Three issues. Justification, forgiveness, and the Holy Spirit…
Justification: was it by works or faith?
Forgiveness of sins: was it through law or grace?
The Holy Spirit: always indwelling or only after Pentecost?
I don’t claim to have it all worked out, but I look at Scripture and have a hard time reconciling these three as some other who make a bigger distinction between these two covenants.
Justification: Its always been by faith.
Abraham was justified by faith. The OT saints saved by looking forward to a coming messiah and we look back on the risen Savior Jesus. I don’t know how you can read Rom. 4:17-21 any other way.
Forgiveness of Sins…not a new concept apart from sacrifice.
Jeremiah 31:34 says that under the new covenant “I will forgive their iniquity, and their sin I will remember no more.” But David prays in Psalm 25:7, “Do not remember the sins of my youth or my transgressions.” And he exults (with words that, according to Paul, teach justification by faith, Romans 4:6-8); “How blessed is he whose transgression is forgiven, whose sin is covered. How blessed is the man to whom the Lord does not impute iniquity” (Psalm 32:1ff). “As far as the east is from the west, so far has he removed our transgressions from us (already!)” (Psalm 103:12). The Old Testament saints enjoyed the promised blessing of forgiveness. (John Piper, Re: The New Covenant and the Holy Spirit in the Old Testament). But that is another that many wouldn’t necessarily argue about, but the Holy Spirit is questionable. We read texts about the spirit that hasn’t come yet because Jesus hadn’t yet ben glorified (John 7:39), Jesus tells us of the Spirit who will come after him as a helper (John 14:15-24), and the coming the the spirit in Acts 2. With all this can you still say OT saints possessed the spirit?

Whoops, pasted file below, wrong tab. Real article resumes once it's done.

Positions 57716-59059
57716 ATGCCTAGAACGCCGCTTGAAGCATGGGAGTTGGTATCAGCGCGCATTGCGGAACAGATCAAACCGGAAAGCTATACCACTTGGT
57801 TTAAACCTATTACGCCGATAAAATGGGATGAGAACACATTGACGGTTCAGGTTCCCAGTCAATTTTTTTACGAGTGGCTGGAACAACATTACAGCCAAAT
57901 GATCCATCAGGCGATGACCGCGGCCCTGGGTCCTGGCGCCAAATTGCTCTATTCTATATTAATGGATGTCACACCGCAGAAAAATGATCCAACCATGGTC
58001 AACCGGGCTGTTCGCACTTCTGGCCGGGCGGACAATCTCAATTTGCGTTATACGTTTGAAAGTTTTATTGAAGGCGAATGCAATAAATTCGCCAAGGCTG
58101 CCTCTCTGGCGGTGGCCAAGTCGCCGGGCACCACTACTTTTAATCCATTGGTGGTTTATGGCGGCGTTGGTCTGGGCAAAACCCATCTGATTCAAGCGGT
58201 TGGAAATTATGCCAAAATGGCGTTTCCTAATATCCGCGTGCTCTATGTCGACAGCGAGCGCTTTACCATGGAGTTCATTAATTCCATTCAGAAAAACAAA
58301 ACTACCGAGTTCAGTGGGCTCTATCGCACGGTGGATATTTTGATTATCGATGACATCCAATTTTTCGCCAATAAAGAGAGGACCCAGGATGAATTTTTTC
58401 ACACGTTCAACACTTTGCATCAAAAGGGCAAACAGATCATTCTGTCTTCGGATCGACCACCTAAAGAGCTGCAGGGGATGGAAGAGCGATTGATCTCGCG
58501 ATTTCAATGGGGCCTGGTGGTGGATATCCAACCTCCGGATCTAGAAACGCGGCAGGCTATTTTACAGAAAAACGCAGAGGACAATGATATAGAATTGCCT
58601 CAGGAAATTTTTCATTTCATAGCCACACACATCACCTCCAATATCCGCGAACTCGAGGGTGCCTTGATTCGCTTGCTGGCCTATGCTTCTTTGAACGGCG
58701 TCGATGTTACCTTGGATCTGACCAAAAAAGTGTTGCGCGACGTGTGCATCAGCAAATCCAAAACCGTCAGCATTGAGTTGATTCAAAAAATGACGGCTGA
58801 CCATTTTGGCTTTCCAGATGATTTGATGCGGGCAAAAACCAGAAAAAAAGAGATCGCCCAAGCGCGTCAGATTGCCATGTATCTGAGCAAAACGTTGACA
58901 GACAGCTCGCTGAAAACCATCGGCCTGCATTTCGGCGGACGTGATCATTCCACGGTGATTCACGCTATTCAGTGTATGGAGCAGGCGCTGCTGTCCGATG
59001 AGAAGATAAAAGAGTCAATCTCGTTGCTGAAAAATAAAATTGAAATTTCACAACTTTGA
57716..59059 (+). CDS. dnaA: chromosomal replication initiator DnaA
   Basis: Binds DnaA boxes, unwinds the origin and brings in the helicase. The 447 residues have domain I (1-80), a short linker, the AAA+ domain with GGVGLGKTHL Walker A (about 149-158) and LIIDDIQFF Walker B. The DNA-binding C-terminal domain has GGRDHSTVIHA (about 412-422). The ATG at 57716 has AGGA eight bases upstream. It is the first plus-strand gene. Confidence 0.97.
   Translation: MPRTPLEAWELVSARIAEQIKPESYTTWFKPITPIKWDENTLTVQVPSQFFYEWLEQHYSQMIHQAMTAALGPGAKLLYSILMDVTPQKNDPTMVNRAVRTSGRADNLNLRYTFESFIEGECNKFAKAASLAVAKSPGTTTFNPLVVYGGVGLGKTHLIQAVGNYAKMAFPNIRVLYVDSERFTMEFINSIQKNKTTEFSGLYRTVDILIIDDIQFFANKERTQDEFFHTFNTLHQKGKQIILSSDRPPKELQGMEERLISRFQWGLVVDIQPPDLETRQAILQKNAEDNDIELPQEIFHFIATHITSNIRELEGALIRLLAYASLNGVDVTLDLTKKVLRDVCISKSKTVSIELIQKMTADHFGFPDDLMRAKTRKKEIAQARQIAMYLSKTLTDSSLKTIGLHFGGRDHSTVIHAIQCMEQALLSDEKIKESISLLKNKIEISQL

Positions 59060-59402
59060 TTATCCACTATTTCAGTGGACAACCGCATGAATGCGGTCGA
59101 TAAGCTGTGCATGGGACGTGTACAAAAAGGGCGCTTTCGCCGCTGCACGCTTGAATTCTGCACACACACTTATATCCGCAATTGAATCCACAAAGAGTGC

The Holy Spirit: yep, he has been around for long time.
The Holy Spirit has been possessed by all people of the church (all believers throughout all time). John Piper says that “Pentecost does not bother me as much because I don’t think Luke thought in terms of the Holy Spirit’s entering into the human situation for the first time at 9:00 a.m. Pentecost morning. Nor is Pentecost presented as the point where people are regenerated or saved. It is the open inauguration of a new and wider (“upon all flesh”) outpouring of God’s Spirit to empower witnessing: “You shall receive power when the Holy Spirit has come upon you and you shall be my witnesses…” (Acts 1:8). He goes on to say that it is theologically impossible. Must a man be born again to enter the Kingdom? Why? Because until a man is born of the Spirit he is simply flesh (John 3:6), and mere flesh cannot enter the Kingdom of God (1 Corinthians 15:50). Until a man is born of the Spirit and led by the Spirit he is dead (Ephesians 2:1-2). For those who are according to the flesh set their minds on the things of the flesh, but those who are according to the Spirit set their minds on the things of the Spirit. For the mind set on the flesh is death, but the mind set on the Spirit is life and peace; because the mind set on the flesh is hostile toward God, for it does not subject itself to the law of God’s, for it cannot (Romans 8:4-7). Paul’s kata sarka and kata pneuma of Romans 8:5 are essentially the same as John’s born of sarx and born of pneuma in John 3:6. Both agree that without the Spirit’s renewing work a man cannot enter eternal life for he is hostile to God and cannot subject himself to God’s law. (John Piper, Re: The New Covenant and the Holy Spirit in the Old Testament).